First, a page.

TELEMATICS AND PERSONAL TRAVEL BEHAVIOUR WITH SPECIAL EMPHASIS ON TELECOMMUTING AND TELESHOPPING . TELEMATICS. TRANSPORTATION AND SPATIAL DEVELOPMENT. PROCEEDINGS OF AN INTERNATIONAL SYMPOSIUM ORGANIZED UNDER THE AUSPICES OF THE CENTER FOR TRANSPORTATION ENGINEERING, DELFT UNIVERSITY OF TECHNOLOGY, HELD IN THE NETHERLANDS, APRIL 14-15, 1988

Telematics provide opportunities to substitute for travel when the primary purpose of this trip making is a transfer of information. Providers of telematics and transportation planners have suggested that investments in telecommunications can offset some of the demand for travel and thereby attain energy conservation, reductions in congestion and traffic related pollution. Three main trip purposes are suggested for substitution: commuting, shopping trips and business travel. This paper focuses on the first two types. There is, at present, very little evidence to support the substitution hypothesis. The interactions between telematics and personal travel cannot be explained along the single dimension of substitution complementarity, and under the assumption that monetary and time costs alone constitute the dominant factors in the choice among alternative modes of communicating. The paper identifies the complexity of interactions at the individual level, and discusses the reasons for the wide variations in the forecasts made about the impacts of telematics on travel behaviour. It suggests a conceptual structure within which the choice between travel based and telematics based alternatives are modelled. This structure emphasizes the demand for information and communications as explanatory factors in these choice situations. (Author/TRRL)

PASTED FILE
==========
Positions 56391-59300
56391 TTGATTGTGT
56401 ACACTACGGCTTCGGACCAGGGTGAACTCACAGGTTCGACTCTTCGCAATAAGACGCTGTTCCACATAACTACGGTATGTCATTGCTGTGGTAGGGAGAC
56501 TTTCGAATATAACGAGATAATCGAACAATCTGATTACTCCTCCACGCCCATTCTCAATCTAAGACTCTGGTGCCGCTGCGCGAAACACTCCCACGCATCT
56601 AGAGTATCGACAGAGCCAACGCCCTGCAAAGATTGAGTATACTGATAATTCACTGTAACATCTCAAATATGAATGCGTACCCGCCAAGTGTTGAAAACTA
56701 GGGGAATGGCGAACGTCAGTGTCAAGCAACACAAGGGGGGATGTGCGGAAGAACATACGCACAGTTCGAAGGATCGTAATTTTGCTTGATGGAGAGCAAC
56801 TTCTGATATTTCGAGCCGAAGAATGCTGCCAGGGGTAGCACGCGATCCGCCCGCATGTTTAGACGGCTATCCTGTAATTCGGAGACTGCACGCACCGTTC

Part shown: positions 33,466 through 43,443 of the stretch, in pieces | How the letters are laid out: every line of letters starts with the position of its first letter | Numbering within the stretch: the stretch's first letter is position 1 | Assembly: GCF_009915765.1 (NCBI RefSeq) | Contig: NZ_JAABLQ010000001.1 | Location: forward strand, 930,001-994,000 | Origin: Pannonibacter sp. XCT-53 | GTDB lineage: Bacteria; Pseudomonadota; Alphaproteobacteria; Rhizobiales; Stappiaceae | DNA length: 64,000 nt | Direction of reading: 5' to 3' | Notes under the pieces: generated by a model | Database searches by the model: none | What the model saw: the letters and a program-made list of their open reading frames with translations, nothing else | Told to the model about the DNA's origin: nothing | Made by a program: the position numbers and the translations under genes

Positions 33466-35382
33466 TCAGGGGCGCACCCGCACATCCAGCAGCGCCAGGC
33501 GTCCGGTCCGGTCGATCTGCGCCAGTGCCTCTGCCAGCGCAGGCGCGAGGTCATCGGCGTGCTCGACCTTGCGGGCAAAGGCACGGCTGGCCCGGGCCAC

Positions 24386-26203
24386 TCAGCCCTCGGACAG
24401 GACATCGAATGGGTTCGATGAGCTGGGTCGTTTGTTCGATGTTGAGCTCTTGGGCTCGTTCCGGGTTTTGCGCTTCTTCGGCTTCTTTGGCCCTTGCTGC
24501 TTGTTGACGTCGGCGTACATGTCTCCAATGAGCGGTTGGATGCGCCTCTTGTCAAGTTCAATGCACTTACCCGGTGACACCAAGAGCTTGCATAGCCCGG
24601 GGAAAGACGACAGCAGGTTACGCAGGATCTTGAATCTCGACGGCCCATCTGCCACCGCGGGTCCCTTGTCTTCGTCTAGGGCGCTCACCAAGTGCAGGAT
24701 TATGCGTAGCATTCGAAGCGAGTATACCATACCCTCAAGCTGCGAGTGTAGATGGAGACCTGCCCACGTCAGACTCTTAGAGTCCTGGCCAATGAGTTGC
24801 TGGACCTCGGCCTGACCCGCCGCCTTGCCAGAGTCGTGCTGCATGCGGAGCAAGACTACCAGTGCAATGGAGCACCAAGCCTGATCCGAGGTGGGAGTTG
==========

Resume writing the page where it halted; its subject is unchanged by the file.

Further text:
• Availability:
  • Corporate Authors:

    VSP BV

    P.O. Box 346
    Zeist,   Netherlands 
  • Authors:
    • Salomon, I
  • Publication Date: 1990

Language

  • English

Media Info

Subject/Index Terms

Filing Info

  • Accession Number: 00609430
  • Record Type: Publication
  • Source Agency: Transport and Road Research Laboratory (TRRL)
  • ISBN: 90-674-125-1
  • Files: ITRD, TRIS
  • Created Date: Jun 30 1991 12:00AM